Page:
Durban shack dwellers’ movement wins two key legal battles against municipality, ANC

The Abahlali baseKhenana won an order, halting the activities of the anti-land invasion unit of the municipality. Following the order, an attempt by ANC members to occupy the land was foiled by another court direction

March 05, 2019 by Peoples Dispatch
Abahlali baseKhenana's struggle began in 2013 when over 1,000 people occupied land in Cato Crest in Durban.

The shack-dwellers’ movement, Abahlali baseKhenana, the Durban counterpart of the Abahlali baseMjondolo, won two legal battles last month against attacks on their dwellings at Cato Crest in the eastern South African city. The first was the interdiction won at the Durban High Court, on February 13, against attacks from the anti-land invasion unit of the Durban municipality, which sought to evict and relocate 109 families from their dwellings in ‘eKhenana’. The second victory was the expulsion of the supporters of local African National Congress (ANC) leader Mzimuni Ngiba, who attacked and forcibly occupied the land to undermine the interdiction, by the order of a magisterial court on February 27. The two legal victories are quite significant in a struggle that has been going on for several years.

The struggle began in March 2013, when over 1,000 people occupied a piece of land in Cato Crest in Durban or eThekwini in the province of KwaZulu Natal. The movement was inspired by the anti-evacuation and shack dwellers’ struggle that were gaining national attention across South Africa, especially the Abahlali movement. The movement in Durban had its origin with a blockade by residents of the Kennedy Road shanties in 2005.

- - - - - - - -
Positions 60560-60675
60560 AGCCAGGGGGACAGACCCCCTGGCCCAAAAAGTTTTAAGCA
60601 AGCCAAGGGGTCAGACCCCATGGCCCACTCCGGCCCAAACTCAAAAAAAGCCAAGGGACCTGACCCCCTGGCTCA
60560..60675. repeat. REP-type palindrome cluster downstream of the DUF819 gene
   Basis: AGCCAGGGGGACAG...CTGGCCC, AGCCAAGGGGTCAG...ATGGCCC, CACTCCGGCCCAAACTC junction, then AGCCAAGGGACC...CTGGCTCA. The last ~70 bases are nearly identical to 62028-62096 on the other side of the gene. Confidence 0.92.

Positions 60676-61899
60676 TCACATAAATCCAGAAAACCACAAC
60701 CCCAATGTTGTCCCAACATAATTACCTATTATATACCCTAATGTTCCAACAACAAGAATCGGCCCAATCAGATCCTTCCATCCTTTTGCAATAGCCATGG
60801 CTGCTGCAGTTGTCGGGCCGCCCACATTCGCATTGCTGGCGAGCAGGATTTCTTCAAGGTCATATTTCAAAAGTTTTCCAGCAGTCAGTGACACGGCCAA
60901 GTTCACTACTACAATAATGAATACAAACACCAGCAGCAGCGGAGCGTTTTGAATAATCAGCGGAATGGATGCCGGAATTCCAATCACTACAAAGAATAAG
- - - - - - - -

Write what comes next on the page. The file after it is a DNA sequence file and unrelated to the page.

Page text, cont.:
The occupied land in Cato Crest was named ‘Marikana’ in honor of those murdered in police firing during the 2012 mine workers’ strike in Marikana in the North West province of South Africa. The occupation and the movement emerged in response to the failure of the successive ANC governments in fulfilling the party’s promise of homes for the homeless. The Durban occupation of 2013 was later called eKhenana, which can be roughly translated as ‘place of hope’, and the movement came to identify itself as Abahlali baseKhenana, denoting its allegiance to the countrywide Abahlali movement.

The occupation, at the very outset, was met with hostility by the ANC-dominated municipality, especially its Durban leader Mzimuni Ngiba, who was chased out of Cato Crest during the occupation itself. The eThekwini municipality is notorious for deploying its anti-land invasion unit, which, along with the police, became known for their indiscriminate violence on the shack-dwellers. Apart from the violence, the municipality undertook several demolition drives. During one such drive, around 50 houses were either demolished or burnt down by the anti-land invasion unit. The municipality also neglected the residents of eKhenana, most of whom lack proper toilet facilities, drainage and sewerage, and access to clean drinking water, leading to the spread of diseases in the area.

A case was eventually filed in December 2018 at the Durban High Court against the constant threat of evictions. The February 13 interdiction by the court afforded relief to residents from the constant pressures and attacks of the municipality. The interdiction itself caused a split within the local ANC unit, with Ngiba, who is also a councillor for Cato Manor, strongly opposing the court verdict, while most of the ANC members in the municipality, including the mayor, begrudgingly accepted it.

In the week following the verdict, ANC supporters of Ngiba started to illegally occupy the eKhenana lands, in a bid to undermine the interdiction. Their attempt was to occupy more lands in the area in a bid to force the municipal authorities to either evacuate everyone or nobody. But the plan failed as the ANC-led municipality itself filed a case, seeking the the eviction of Ngiba’s supporters on February 22, and secured the eviction order by the Durban magistrate court by February 27.

According to Abahlali baseKhenana, the decision by the municipality to approach the court for the eviction set a good precedent. Previous eviction attempts were without any backing of a court order, and on many occasions, were reportedly without even a proper eviction notice from the municipality. The municipal government approaching the courts for an eviction, along with the halting of the activities of the anti-land invasion units, thus mark two key victories for the shack dwellers’ movement in Durban.